KING: A little background. On May 4 of last year -- by the way, if you're just joining us, you're watching a special edition of LARRY KING LIVE as we're on top of a breaking news story right here in our backyard in Los Angeles. We have Charles Feldman in New York. We have Thelma Gutierrez on the scene and we'll be checking in with others shortly.

On May 4 of last year, Robert Blake's wife, Bonny Lee Bakley, was found shot in the actor's car outside an Italian restaurant in Studio City. She was 44. They had been married just six months. Bonnie Lee was the mother of Blake's youngest child, Rose, who was 11 months old at the time. So she is now approaching her second year.

Blake said he had left Bakley alone in the car while he returned to the restaurant to retrieve his gun. Almost from the beginning, some members of Bakley's family pointed the finger of accusation at the actor. Blake consistently denied any involvement in his wife's death. Blake's attorney repeatedly pointed to Bonny Lee's own checkered past and suggested that it had caught up to her with fatal results.

And what you're watching on your screen now is the scene at the home of what we're told is Robert Blake's sister, where he and his daughter Rose have been residing, where apparently an arrest is imminent. We have seen a tape of his bodyguard, who apparently his co-conspirator in this, as we understand it. He's charged directly -- will be charged directly with the killing. And the bodyguard has been already placed under arrest. And we already know, Charles, apparently there will be an arraignment Monday, we know this?

FELDMAN: Well, that's what I was told, that if the arrest goes down today, this was of course earlier, that the likely arraignment date would be on Monday because it takes a certain number of days usually for the police to file their case with the district attorney. Having said that, things sometimes do change and sometimes the schedule can be accelerated. I suppose it is possible that something might happen tomorrow. But my guess is based on my discussions earlier in the day, it would be Monday.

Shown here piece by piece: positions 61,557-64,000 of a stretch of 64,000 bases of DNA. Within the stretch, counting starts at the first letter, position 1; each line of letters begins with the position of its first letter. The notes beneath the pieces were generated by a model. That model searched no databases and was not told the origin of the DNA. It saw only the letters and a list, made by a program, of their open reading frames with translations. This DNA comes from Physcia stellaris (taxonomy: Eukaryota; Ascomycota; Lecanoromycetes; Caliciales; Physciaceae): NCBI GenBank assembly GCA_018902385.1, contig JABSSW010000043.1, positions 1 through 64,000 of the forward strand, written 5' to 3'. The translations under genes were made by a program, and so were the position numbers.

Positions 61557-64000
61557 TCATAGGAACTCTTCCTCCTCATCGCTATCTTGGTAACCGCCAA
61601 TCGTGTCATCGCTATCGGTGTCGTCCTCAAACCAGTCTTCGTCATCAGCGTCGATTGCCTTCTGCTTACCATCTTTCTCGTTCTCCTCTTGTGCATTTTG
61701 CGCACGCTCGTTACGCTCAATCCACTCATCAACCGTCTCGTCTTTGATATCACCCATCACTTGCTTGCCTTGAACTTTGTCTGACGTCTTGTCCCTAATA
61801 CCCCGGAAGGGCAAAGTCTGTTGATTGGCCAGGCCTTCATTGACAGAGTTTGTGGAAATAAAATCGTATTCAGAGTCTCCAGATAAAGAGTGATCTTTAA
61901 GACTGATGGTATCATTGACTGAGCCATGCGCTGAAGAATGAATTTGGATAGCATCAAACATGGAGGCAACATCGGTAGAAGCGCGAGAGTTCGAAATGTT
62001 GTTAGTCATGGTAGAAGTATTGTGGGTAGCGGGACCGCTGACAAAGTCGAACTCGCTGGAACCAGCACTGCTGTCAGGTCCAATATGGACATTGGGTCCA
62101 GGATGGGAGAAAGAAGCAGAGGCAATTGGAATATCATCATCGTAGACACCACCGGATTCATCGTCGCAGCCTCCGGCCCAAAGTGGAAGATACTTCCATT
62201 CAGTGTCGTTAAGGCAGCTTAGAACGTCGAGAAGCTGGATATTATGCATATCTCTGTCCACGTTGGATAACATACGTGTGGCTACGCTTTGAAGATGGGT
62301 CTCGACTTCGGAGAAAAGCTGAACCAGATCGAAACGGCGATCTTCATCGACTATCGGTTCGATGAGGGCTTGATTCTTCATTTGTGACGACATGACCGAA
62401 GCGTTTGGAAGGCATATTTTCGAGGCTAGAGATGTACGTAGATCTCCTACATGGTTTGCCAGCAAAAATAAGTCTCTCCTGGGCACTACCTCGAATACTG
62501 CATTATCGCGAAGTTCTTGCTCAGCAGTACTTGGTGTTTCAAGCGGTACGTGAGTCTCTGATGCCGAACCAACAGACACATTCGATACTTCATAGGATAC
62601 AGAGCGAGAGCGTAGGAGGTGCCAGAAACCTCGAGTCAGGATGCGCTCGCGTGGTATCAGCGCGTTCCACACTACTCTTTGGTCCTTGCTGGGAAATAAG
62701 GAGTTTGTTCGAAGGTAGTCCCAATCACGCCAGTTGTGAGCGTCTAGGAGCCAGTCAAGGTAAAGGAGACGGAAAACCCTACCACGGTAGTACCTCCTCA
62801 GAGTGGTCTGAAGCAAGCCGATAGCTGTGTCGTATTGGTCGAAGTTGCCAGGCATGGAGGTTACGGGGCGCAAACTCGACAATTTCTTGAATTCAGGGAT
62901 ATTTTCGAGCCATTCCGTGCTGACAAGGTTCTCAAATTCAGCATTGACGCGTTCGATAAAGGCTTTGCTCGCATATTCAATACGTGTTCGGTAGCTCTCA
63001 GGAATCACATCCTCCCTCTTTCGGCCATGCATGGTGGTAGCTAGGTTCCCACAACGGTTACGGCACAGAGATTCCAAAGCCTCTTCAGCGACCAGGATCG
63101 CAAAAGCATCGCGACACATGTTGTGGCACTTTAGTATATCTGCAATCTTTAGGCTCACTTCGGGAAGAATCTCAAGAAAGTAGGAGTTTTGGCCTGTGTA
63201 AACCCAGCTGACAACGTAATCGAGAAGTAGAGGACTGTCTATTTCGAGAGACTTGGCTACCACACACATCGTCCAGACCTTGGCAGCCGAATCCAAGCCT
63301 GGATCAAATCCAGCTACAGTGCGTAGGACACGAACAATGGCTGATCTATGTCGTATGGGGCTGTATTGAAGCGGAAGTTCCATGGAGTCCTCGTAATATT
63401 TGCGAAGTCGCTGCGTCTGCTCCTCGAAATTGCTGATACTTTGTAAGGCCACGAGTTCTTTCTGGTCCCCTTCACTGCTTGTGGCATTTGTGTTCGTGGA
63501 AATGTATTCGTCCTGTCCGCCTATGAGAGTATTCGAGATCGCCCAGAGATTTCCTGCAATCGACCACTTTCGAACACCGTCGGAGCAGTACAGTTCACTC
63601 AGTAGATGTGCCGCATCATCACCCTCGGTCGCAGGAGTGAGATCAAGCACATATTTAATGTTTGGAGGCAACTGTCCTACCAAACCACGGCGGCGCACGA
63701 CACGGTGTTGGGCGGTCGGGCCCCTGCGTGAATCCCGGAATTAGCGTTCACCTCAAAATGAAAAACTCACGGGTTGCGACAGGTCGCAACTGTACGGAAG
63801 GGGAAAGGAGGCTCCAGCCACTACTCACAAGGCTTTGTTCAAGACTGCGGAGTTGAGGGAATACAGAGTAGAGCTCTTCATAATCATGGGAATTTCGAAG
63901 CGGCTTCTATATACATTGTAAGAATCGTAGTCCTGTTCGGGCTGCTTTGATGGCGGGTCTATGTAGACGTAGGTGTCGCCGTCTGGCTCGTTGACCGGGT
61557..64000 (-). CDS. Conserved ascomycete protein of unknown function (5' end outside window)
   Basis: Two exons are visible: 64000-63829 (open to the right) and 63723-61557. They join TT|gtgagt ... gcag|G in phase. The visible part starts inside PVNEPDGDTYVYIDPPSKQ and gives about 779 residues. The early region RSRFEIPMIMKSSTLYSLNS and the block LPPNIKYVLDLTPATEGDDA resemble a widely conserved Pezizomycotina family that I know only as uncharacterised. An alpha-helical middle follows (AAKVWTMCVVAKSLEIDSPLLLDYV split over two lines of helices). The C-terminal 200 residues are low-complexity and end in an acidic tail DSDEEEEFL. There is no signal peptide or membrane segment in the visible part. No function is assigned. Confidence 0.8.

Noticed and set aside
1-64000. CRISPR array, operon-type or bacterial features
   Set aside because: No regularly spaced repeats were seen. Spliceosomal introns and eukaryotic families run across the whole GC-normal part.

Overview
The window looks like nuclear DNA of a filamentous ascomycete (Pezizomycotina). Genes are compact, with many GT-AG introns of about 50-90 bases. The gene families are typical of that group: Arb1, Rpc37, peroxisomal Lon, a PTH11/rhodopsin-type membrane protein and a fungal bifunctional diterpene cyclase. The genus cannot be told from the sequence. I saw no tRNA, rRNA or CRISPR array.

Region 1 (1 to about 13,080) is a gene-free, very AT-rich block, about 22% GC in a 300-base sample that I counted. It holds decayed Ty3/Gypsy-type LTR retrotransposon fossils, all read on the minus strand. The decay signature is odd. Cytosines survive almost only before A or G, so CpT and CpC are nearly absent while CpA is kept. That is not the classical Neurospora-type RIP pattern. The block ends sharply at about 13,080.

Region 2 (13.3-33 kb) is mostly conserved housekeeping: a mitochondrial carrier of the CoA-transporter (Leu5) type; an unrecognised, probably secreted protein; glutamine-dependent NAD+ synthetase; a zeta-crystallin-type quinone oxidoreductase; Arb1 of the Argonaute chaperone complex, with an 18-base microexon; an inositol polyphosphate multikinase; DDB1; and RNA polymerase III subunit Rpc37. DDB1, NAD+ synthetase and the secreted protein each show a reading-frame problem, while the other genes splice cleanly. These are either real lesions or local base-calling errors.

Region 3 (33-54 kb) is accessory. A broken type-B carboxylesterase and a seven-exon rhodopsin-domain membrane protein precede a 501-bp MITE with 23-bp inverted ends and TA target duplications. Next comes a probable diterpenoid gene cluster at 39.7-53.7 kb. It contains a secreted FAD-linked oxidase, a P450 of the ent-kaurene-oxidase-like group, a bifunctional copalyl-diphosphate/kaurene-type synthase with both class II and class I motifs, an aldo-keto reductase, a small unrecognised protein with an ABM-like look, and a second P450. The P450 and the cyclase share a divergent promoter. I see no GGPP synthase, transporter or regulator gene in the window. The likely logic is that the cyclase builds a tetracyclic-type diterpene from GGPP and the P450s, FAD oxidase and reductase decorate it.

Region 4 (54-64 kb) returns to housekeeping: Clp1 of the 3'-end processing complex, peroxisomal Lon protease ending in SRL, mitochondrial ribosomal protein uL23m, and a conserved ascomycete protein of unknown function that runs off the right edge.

KING: How much of this is because -- this scene here, the time it's taking, the people gathered out front, is because it's Robert Blake? If this were John Jones accused of killing Thelma Jones, would this be the scene, without the press?

FELDMAN: No, no. Larry, if this were Joe Schmoe, no, this scene would not be like this and I wouldn't be sitting here talking to you and you wouldn't care about it at all, I'm sure. In a normal arrest for a homicide, you will have a number of police cars, of course, on the scene but usually it goes much quicker.

KING: Charles, let me cut into you a second, Charles. And by the way, you can join in on this. Harland Braun, who is the attorney for Robert Blake, is with us by phone from his automobile. He's on the way to Parker Center, the main police center. Can you hear me, Harland?


KING: I will tell you that I know Harlan Brown pretty well. We've breakfasted together. It's always good to see you. What do you make of this, Harlan? Are you shocked?

BRAUN: I'm really surprised. I got a call from the police just before they got to his house to have me call Robert and alert him that they were coming. I am surprised. I would have always expected them to come back and ask to interview Robert again, based on their 11- month investigation, to see what his explanation would be to anything that they turned up. So that's what did surprise me. But we're on our way down there and we'll see Robert in a few minutes.